Monday, November 25, 2013

Teaching Science with Kidlit: NGSS Performance Expectation 1-LS1-1, Part 2

1-LS1-1. Use materials to design a solution to a human problem by mimicking how plants and/or animals use their external parts to help them survive, grow, and meet their needs. [Clarification Statement: Examples of human problems that can be solved by mimicking plant or animal solutions could include designing clothing or equipment to protect bicyclists by mimicking turtle shells, acorn shells, and animal scales; stabilizing structures by mimicking animal tails and roots on plants; keeping out intruders by mimicking thorns on branches and animal quills; and, detecting intruders by mimicking eyes and ears.]

Like I said last week, this is a very meaty PE, so we’re going to look at it bit by bit. Today’s focus in on how animals find, catch, and eat food. Let’s face it, this is a fun topic, and there are lots of great books to choose from. Here are a few of my favorites.

A Frog in the Bog by Karma Wilson

Just One Bite by Lola M. Schafer

(Lola has a brand-new book called Swamp Chomp. I haven’t read it yet, but my guess is that it would also be perfect for a lesson on this topic.)
 
Bear Wants More by Karma Wilson
 
Eat Like a Bear by April Pulley Sayre
 
Vulture View by April Pulley Sayre
 
Pinduli by Janell Cannon
 
Time to Eat by Steve Jenkins

Activity 1
Invite students to select some of the animals they’ve learned about and make a book of their own. Titles might include: How Animals Find Their Food, How Animals Catch Their Food, How Animals Eat Their Food.

Activity 2
After students have buddied up, give each pair a large, square piece of construction paper and put out variety of art supplies. Assign each team one of the animals they read about (frog, giraffe, octopus, whale, parrot, elephant, butterfly) and one of the three food-related actions (finding, catching, eating). Encourage the buddies to work together to create and label an image that shows how their animal uses its body parts to accomplish the assigned action.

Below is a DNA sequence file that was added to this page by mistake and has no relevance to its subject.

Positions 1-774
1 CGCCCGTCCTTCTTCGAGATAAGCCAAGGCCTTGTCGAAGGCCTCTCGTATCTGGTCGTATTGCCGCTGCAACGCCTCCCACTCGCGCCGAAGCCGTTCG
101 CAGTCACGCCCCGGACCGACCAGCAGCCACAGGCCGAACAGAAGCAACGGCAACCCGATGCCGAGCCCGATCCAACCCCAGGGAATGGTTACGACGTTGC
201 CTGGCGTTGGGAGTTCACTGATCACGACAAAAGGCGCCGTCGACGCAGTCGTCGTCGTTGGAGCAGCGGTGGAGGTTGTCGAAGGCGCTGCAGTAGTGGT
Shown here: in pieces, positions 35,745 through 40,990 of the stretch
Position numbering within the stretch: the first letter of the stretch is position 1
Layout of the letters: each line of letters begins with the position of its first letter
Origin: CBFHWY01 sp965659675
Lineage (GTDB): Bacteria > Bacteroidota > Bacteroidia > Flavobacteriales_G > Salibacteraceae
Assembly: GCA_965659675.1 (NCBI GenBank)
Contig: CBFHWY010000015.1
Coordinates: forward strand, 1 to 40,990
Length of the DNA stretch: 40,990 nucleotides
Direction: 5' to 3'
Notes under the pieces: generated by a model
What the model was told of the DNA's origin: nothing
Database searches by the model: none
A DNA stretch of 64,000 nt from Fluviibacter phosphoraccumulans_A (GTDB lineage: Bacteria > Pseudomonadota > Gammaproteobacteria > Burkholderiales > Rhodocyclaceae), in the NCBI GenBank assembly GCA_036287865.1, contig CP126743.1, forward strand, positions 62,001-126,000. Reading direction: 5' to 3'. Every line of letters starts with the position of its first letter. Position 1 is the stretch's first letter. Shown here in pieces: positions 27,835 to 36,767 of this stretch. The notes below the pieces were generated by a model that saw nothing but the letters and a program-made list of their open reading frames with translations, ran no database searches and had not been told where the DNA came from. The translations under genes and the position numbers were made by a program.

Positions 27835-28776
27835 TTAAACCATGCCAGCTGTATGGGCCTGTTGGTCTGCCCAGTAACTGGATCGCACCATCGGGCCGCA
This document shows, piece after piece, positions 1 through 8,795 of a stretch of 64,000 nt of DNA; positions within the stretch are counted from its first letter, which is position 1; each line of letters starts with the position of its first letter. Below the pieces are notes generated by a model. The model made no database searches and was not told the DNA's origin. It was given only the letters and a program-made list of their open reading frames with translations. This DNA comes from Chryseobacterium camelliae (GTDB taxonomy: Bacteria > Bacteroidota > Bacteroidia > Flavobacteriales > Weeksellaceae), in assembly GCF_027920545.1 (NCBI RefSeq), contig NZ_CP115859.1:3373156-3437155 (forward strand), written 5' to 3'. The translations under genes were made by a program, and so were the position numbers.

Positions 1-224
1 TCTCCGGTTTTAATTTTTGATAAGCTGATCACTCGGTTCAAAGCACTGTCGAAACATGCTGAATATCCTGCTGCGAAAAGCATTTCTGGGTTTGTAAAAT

When the students are done, use their drawings to create an Animal Lunch Quilt on the wall outside your classroom. Write the following questions above or below the quilt:

·   Can you find an animal looking for food? What body part is that animal using?

·   Can you find an animal catching or grasping food? What body part is that animal using?

·   Can you find an animal eating food? What body part is that animal using?

Then invite students in other classrooms to visit the quilt and test their knowledge about what animals eat.

 
 

2 comments:

  1. Animal lunch quilt - what fun! But why stop there.... why not prepare an animal lunch? Serve the different kinds of foods animals eat (that we might also want to try).... a salad with edible flowers (nectar) and bird seeds (sunflower seeds, pepitas), squirrel food (nuts) and bear food (honey, fish or blueberries).

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  2. Great idea, Sue. Thanks for your contribution.

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